11. you know!! we are shown so many images or definintions of beauty that it seems we have lost our own views on what we find beauty is! i seriously admire your views on what is beauty is too you ( there soul) i never thought that some one in this world actually viewed a person on there soul rather on the outer shell! honestly i didnt think anyone was that good! why is it that people judge others on there apperence? why cant beauty be found in peoples hearts, there attitude towards others, their kindness the ”inner beauty” but the world sees with their eyes not with their hearts!i wish that society was like this!! i find the issue very close to my heart because i find myself the most monumentally ”ugly” person on the planet(whom in photos is repulsive), and belive that no guy would ever look upon me other than in disgust(so i have never had a boyfriend and dont think i ever wil i no i never will though i long for one) i cannot go out the door with out make up because people who view me would change their mind,and find out that this ”illusion” i create with makeup is not real! Can make up MAKE someone beautiful or does it just bring out what is already there? i am told i am beautiful by others but it hurts me everytime they say it because they only see me with my ”mask on” they do not know the truth of what i am! but back to the point why does the out beauty of people override the inner , why must we feel inadiqute if we are not beautiful, do we not deserve to love or feel desirable beause we are not exteriorly pretty, even if we have the most beautiful souls! and do you think it will ever change!
    sorry for my rantings!

    1. Beauty is for me always in the eye of the beholder what one person thinks is beautiful another person will think its not and vice versa. I also strongly believe that true beauty begins from within, you can have the most gorgeous woman in the world but when her heart is ugly it will eventually come through and no matter how good she looks on the outside it wont matter she will appear ugly, remember that beauty fades but whats inside you will be there forever. Im the same as you I do not feel im beautiful either but my husband tells me all the time that i am and girls that i think are he thinks are ugly which brings us back to it all being in the eye of the beholder. Please stop thinking so badly of your own appearance for you sound to be a beautiful person inside and im sure that shines through to the outside and you will find love someday for we all deserve that no matter of our looks, size, or shape. so stay strong n beautiful n dont let anyone bring u down, start loving yourself n u will find someone who loves you too!!

  12. Beauty, i’ve spent the best part of this evening trying to find out what the perfect face proportions are, this has all been to no avail, i have seen plenty of faces that have been measured up and are apparently perfect, beauty in its truest form, but the women in these pictures, with lines to measure the distance between their lips and their noses, are not what i would consider beauty to be. I find beauty is in that quirkiness of a face, that chipped tooth, or those slightly too pointed ears that give someone a pixy look, or that one over plucked eyebrow that lets you know that they spent maybe an hour trying to get it just perfect but eventually gave up. I love these things about people. I love freckles that look like sun kisses and beauty spots that people spend hours in a day trying to cover up with concealer.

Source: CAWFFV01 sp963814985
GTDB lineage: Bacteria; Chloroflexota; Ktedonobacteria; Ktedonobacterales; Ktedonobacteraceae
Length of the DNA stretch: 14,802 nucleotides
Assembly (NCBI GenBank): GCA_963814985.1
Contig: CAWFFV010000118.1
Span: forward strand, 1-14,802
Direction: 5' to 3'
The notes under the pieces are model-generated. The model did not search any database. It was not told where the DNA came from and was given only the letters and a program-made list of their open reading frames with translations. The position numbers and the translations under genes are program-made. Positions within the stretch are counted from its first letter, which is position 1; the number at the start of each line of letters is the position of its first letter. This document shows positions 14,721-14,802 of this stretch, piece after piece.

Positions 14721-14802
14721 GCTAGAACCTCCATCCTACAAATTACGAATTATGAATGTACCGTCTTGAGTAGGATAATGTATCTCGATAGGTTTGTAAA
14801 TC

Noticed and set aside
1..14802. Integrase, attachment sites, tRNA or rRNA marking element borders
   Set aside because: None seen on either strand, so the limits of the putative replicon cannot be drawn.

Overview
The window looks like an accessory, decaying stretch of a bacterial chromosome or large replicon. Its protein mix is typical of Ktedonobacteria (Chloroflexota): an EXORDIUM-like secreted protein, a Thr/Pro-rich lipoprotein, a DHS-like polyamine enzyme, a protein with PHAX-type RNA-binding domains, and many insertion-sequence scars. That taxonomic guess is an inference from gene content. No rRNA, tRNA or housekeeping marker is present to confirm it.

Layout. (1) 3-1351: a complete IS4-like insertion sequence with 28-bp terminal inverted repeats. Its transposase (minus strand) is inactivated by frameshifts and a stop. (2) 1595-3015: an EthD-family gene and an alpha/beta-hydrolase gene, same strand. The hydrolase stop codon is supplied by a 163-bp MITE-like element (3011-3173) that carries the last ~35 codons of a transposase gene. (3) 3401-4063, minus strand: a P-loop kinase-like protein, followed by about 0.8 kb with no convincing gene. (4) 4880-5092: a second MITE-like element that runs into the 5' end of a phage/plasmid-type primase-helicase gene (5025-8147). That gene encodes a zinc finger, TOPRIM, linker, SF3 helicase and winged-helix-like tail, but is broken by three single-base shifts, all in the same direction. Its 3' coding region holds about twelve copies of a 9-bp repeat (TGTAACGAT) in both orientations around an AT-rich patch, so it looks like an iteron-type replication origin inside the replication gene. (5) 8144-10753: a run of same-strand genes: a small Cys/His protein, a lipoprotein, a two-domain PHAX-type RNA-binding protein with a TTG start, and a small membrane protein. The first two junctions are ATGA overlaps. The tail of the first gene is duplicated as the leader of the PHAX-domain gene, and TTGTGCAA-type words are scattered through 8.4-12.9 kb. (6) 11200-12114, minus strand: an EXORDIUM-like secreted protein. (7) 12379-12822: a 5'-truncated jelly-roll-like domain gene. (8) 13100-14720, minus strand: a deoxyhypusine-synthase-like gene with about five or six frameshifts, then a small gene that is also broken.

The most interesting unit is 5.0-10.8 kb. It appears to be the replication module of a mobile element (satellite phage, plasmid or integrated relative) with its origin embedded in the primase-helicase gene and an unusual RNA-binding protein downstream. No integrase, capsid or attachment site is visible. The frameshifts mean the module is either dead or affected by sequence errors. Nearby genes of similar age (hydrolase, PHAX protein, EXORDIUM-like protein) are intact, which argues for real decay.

My search for the perfect beauty began when i looked in the mirror and decided my chin looked funny when i smiled and i got dimples in my cheeks and my eyes went into slits, i basically look like the Cheshire cat when i smile. Then i looked through pictures on my facebook of me and my friends and i realised that yes i look like an absolute goon when i have a mad grin on my face, but the grin is also the one thing that shows I’m surrounded by people i love the most in life.
    Saying this, i came home from college the other week and burst into tears and sat and cried for an hour. When my boyfriend came through the door he came straight over to the couch kissed me and told me that i looked truely beautiful when i cried. this confused me for days, but when i asked him a few days later what he meant, he said it was “because i wasn’t hiding or holding anything back, i was there in the raw, makeup down my face, a snotty nose and my hair close to dreads form me scrunching it up.” I was silent and he added a moment later “and thats when i love you most, when you’re completely open” So although to lots that will seem stupid that my boyfriend loves me most when I’m in tears, but that made me so happy.
    I guess it’s true for any emotion really, your most beautiful when your just completely free, and letting what you truely feel out.

  13. I also think that candid shots of me are where I am the most beautiful. I have very chubby cheeks so when I smile I look like a child, which. by the way, isn’t a bad thing but I am the most beautiful in candid shots. I agree that no one should be listed as unattractive or unsexy because everyone is gorgeous in their own way. I’ve always thought that I’m very unique and that’s why I’m considered beautiful, but I’m also very open and not mysterious; which some like. I’m not ashamed of myself, my looks, my body, or my ideas, and that “i honestly don’t care what you say, Imma be me” attitude I think makes me attractive. Everyone is absolutely beautiful and gorgeous in their own special way… don’t let anyone tell you differently!